"If you live in an area which could offer some holiday attractions then you might have an underused money-raising facility. Your school grounds could be used for a caravan rally with little staff input from yourselves."
The pamphlet suggests that organisations such as the Caravan Club have limited exemption from planning rules and that, providing the neighbours don't object, hiring out the footy field can be an easy way of raising a couple of hundred quid. Providing, that is, you haven't (a) sold it off to Tesco or (b) hired it out for car boot sales every weekend until the millennium.
To make money, you'll need: adequate road access, a flat field, a supply of drinking water "and disposal facilities for both grey dirty water and sewage. Schools are usually useful in this respect as it is possible to open manholes to create disposal points rather than dig seepage pits." So no need for trenches between the goalposts, then.
Carborundum consulted John Sutton, the general secretary of the Secondary Heads Association and himself a keen caravanner, on whether he would fancy rallying on school fields.
"Well, it would be in the summer when there were no children about," he said cheerfully. "The Caravan Club runs rallies on a number of sites including a racecourse which are quite heavily patronised. That's not very different to a school."
But Mr Sutton - who will retire later this year to spend more time with his caravan - can suggest other ways in which enterprising schools can cheer up the bursar. "I know of one school in an Australian farming community which bought three or four calves and persuaded the parents to run them in their herds and then sell them at market. That's a great way to make money." But probably not in 1998 no-beef-on-the-bone Britain.
Should the Government's qualifications quango be considering the creation of a new vocational qualification for 1998, Carborundum has a suggestion: the subject should be constructive leaking (nothing to do with plumbing) and the Department for Education and Employment is the ideal ministry of example.
Just before Christmas, you may recall, Education Secretary David Blunkett earned himself some most positive media coverage when a memo he penned to the Prime Minister (and copied to just about everyone else) criticising proposals to tamper with disability benefits mysteriously found its way into the Sunday Telegraph (and just about every other newspaper). Mr Blunkett - himself blind - then spent the day broadcasting news of his loyalty to the Cabinet on the nation's radio and television networks, managing to come across as both decent and principled.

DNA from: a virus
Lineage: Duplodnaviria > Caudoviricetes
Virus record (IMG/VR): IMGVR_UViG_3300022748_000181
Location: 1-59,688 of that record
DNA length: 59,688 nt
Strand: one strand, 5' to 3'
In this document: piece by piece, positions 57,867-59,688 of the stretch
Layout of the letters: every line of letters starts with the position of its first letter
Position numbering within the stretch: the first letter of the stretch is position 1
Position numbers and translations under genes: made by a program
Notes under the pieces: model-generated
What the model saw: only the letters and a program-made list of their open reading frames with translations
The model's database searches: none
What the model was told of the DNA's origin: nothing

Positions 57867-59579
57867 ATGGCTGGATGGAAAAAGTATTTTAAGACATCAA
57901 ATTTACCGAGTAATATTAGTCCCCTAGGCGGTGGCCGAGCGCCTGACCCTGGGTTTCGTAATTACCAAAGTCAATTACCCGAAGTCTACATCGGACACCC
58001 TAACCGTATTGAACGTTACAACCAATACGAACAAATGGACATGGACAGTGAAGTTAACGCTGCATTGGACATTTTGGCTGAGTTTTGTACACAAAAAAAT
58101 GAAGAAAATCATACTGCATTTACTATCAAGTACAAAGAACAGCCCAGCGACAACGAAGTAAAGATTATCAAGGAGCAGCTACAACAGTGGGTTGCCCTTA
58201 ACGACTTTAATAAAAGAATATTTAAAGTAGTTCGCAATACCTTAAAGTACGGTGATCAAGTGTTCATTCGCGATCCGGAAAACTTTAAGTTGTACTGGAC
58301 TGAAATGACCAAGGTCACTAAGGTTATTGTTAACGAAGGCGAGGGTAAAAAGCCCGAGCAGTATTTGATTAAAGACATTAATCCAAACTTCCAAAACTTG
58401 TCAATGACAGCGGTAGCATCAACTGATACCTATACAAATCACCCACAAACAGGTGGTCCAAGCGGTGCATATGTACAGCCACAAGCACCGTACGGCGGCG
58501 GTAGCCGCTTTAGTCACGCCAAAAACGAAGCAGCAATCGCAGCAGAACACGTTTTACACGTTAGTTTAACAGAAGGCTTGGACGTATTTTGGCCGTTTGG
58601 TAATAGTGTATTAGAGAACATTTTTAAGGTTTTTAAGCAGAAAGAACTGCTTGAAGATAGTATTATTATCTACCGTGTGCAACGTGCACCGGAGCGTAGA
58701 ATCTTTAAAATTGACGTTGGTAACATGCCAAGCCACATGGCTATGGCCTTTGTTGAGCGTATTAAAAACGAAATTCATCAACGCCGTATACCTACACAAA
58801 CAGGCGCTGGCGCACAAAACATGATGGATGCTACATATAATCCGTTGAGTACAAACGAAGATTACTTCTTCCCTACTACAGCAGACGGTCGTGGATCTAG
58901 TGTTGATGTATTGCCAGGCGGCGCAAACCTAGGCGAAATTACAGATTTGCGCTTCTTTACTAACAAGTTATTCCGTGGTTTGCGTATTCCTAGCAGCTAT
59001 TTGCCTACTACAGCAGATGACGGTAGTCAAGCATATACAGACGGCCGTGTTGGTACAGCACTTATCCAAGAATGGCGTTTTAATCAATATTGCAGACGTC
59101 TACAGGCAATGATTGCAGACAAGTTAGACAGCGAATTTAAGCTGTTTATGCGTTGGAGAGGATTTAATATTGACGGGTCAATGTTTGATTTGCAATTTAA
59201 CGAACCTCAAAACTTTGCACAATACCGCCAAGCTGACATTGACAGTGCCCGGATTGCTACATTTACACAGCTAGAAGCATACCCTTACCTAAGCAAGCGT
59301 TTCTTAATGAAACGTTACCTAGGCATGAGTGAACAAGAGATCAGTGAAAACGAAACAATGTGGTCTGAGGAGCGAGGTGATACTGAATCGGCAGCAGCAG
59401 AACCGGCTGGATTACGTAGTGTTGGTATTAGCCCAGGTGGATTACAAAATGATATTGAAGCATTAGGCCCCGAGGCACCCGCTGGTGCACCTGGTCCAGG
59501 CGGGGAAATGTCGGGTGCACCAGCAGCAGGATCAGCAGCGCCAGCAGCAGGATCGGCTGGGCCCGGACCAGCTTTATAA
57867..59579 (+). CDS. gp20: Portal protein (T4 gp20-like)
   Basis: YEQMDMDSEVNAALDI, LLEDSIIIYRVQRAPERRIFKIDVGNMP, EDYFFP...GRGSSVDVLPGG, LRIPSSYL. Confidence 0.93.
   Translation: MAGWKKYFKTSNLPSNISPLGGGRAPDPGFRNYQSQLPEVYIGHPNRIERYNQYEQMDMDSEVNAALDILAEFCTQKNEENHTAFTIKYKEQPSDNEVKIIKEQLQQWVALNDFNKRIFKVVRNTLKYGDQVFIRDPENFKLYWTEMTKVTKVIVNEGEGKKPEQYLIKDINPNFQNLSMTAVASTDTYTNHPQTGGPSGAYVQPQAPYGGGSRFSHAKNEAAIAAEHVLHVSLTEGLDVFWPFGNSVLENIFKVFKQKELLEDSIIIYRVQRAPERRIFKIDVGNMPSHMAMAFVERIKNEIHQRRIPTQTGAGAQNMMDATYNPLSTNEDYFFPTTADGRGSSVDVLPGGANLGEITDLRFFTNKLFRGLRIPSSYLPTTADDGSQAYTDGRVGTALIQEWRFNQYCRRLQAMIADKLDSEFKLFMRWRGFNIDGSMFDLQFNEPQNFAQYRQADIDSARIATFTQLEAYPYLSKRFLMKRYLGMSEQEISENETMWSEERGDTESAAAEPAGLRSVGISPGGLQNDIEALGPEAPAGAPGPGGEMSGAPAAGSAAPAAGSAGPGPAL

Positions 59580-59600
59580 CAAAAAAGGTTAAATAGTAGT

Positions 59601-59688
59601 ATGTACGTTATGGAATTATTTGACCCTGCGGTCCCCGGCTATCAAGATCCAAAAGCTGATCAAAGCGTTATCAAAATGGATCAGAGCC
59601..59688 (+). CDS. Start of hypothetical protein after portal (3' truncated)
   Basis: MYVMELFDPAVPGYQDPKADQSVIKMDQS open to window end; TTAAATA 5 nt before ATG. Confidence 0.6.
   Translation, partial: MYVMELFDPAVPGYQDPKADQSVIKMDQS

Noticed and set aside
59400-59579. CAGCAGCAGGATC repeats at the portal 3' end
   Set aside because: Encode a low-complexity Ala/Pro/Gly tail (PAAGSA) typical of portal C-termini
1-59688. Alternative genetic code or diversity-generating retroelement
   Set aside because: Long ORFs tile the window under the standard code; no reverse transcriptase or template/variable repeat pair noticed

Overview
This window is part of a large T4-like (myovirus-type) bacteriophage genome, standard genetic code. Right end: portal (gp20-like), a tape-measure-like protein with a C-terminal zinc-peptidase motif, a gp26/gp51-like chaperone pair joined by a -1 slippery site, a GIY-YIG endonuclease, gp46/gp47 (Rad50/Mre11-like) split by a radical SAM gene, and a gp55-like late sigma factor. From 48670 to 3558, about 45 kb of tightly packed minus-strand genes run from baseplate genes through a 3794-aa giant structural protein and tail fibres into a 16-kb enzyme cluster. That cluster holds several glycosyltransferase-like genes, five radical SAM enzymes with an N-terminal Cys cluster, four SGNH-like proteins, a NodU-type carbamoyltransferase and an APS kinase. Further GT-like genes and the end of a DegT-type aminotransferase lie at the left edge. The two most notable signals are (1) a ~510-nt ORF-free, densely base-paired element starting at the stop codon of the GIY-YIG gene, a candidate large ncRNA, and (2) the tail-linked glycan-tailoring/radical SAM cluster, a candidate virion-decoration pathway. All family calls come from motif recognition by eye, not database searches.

The affair rang a few bells with Carborundum. Sure enough the reign of Gillian Shephard, Mr Blunkett's Tory predecessor, was distinguished by not one, not two, but three such leaks.
The first, admittedly, occurred when she was employment secretary to then education secretary John Patten, and wrote to him offering to help with the battle over testing by outlawing the planned boycott by the teacher unions. This letter appeared, most mysteriously, in the teachers' pigeonholes of a school in her Norfolk constituency.
Leak two featured a missive from Mrs S to David Hunt, the chairman of the Cabinet committee dealing with education spending, and warned that job losses, bigger classes and "a renewed battle with teachers" would be inevitable unless more cash were forthcoming. This time the letter arrived at The TES, in time-honoured fashion, in a plain brown envelope. And leak three came nine months later, with another Mrs Shephard letter warning that the Government was "politically exposed" on education, and delivering an oblique warning on opting out.
While the Diary does not for one second believe that there is any connection between the Blunkett leak and the Shephard leaks - nor that the politicians themselves were involved - it is certainly a fascinating coincidence. And we're looking forward to receiving the next plain brown envelope at Chateau Carborundum, please.
Cold weather can be character-forming, as pupils at one Derbyshire school know only too well.
Swanwick Hall School has sent out a stern reminder in its weekly newsletter of strict regulations concerning the wearing of hats in cold weather. In short, hats are out.
Teachers' hearts thaw a little if it becomes "really cold (ie below freezing)", in which case "hats (may) be worn coming to school or going home." Oh, and woolly hats are OK (the kind your gran knits for you with a pom-pom on top are presumably the most acceptable) but caps are not.
In any event, pupils must remove their woolly hats (not caps) from their heads and expose their little ears to the wind chill factor for the final sub-zero dash onto campus. The newsletter adds sternly: "Hats should not be worn at all near the school buildings."